World War II, Vatican II, and Catholic Support for Democracy

John McGreevy, dean of the College of Arts and Letters and professor of history at the University of Notre Dame, writes in Commonweal:

Exiled in the United States after the German army roared through his native France, feverishly working to rally anti-fascist Catholics in North and South America, philosopher Jacques Maritain insisted in a 1941 letter to his close friend, Yves Simon, also an exiled French philosopher and then teaching at Notre Dame, that democracy must now be understood as an “inspiration of the Gospel.” Indeed, he emphasized, “the Gospel works in history in a democratic direction.”

Maritain’s status as one of the most influential Catholics of the twentieth century—with influence on Catholic politicians in Europe, such as Konrad Adenauer of Germany; in South America, such as Eduardo Frei Montalva in Chile; and even in Africa, such as Léopold Senghor of Senegal—gives this claim of a connection between democracy and the Gospel unusual weight…

Scarred by the anticlerical attacks made by many nineteenth-century politicians and innately sympathetic to hierarchy, Catholic social thought developed with astonishingly little to say about the nature of the political community. Support for just wages certainly; support for democratic institutions, optional. As democracies collapsed in the 1920s and ’30s, church officials and Catholic intellectuals were often agnostic, even complacent. Famously, the Vatican negotiated defensive concordats with Mussolini’s Italy and Nazi Germany. More disturbingly, church officials endorsed authoritarian governments in Portugal, Spain, Austria, parts of South America, and Vichy France.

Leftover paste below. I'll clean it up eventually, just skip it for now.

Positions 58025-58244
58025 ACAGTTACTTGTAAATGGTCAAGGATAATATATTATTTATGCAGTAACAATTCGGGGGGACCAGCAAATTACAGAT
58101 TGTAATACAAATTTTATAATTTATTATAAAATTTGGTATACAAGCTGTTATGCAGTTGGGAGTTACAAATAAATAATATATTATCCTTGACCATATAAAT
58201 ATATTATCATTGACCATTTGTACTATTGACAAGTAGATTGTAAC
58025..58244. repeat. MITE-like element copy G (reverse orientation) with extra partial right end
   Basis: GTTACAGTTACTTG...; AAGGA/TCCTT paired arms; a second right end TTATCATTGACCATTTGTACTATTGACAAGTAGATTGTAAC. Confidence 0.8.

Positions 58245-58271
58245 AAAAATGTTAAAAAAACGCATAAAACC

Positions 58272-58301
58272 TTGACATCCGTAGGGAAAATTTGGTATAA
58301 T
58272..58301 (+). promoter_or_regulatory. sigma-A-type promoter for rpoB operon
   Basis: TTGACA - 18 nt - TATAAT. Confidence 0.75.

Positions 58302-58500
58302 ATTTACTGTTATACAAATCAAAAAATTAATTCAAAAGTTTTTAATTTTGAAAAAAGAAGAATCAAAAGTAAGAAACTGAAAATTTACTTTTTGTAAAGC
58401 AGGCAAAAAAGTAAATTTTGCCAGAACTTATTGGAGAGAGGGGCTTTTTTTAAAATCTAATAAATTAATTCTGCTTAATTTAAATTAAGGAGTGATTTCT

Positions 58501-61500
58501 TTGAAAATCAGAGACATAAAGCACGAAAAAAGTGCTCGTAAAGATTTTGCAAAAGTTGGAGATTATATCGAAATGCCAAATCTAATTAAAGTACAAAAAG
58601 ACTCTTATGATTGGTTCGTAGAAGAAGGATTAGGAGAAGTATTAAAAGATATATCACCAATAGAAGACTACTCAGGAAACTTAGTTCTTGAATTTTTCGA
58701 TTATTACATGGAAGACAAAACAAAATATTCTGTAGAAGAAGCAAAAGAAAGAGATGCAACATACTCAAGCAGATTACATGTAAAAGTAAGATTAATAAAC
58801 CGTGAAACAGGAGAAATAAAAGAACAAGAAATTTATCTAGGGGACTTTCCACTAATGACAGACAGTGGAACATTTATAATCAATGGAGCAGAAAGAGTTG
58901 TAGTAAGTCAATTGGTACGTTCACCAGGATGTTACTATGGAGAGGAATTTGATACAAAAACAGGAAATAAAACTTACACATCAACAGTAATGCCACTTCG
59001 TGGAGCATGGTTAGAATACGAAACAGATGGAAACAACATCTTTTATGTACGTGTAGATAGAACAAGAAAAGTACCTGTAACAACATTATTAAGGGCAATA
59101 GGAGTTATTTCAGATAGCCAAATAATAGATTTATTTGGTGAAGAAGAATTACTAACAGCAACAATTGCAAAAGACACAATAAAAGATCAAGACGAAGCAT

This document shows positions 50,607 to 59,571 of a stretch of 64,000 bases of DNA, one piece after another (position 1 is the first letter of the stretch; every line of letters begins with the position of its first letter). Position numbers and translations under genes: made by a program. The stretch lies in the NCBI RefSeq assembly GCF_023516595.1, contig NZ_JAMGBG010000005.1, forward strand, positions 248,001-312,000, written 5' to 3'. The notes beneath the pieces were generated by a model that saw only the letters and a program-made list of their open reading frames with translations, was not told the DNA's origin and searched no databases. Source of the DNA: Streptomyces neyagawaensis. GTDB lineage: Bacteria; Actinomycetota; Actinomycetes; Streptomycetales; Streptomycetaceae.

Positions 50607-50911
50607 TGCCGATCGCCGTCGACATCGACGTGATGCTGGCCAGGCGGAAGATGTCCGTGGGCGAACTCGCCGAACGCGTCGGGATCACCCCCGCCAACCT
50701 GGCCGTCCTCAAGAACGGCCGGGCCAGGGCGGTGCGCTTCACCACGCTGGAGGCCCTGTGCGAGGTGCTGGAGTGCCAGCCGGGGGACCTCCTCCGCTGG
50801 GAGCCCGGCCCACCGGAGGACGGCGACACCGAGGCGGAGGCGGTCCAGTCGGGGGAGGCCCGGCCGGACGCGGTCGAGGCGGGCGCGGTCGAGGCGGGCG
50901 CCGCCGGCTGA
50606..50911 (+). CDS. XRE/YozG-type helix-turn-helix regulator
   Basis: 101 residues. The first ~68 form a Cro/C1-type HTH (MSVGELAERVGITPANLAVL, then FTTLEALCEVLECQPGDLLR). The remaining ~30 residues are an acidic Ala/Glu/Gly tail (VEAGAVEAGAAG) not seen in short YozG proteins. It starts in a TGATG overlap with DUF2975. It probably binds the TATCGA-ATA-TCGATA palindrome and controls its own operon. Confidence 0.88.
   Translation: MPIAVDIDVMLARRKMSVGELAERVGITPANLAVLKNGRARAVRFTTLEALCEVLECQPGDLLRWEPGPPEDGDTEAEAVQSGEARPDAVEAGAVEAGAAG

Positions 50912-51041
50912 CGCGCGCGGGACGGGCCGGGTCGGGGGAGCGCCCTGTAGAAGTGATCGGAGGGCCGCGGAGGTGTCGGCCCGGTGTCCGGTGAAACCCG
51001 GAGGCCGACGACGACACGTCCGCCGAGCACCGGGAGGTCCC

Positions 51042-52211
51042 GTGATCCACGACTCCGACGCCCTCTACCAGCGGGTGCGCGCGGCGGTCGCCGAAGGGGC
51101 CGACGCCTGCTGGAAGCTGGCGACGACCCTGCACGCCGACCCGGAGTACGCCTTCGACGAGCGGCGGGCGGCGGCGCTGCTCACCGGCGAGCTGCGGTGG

Only the cataclysm of World War II and the new relationship between Catholicism and politics sketched at the Second Vatican Council—again, inspired in part by Maritain—transformed Catholicism into a consistent ally of democratic governments. And in Chile during the Pinochet era, Spain during the dismantling of the Franco regime, Poland during the Solidarity movement, and the Philippines during the protests against Ferdinand Marcos, Catholic leaders advanced both human rights and democratic principles.

Now the United States endures a democratic crisis of its own.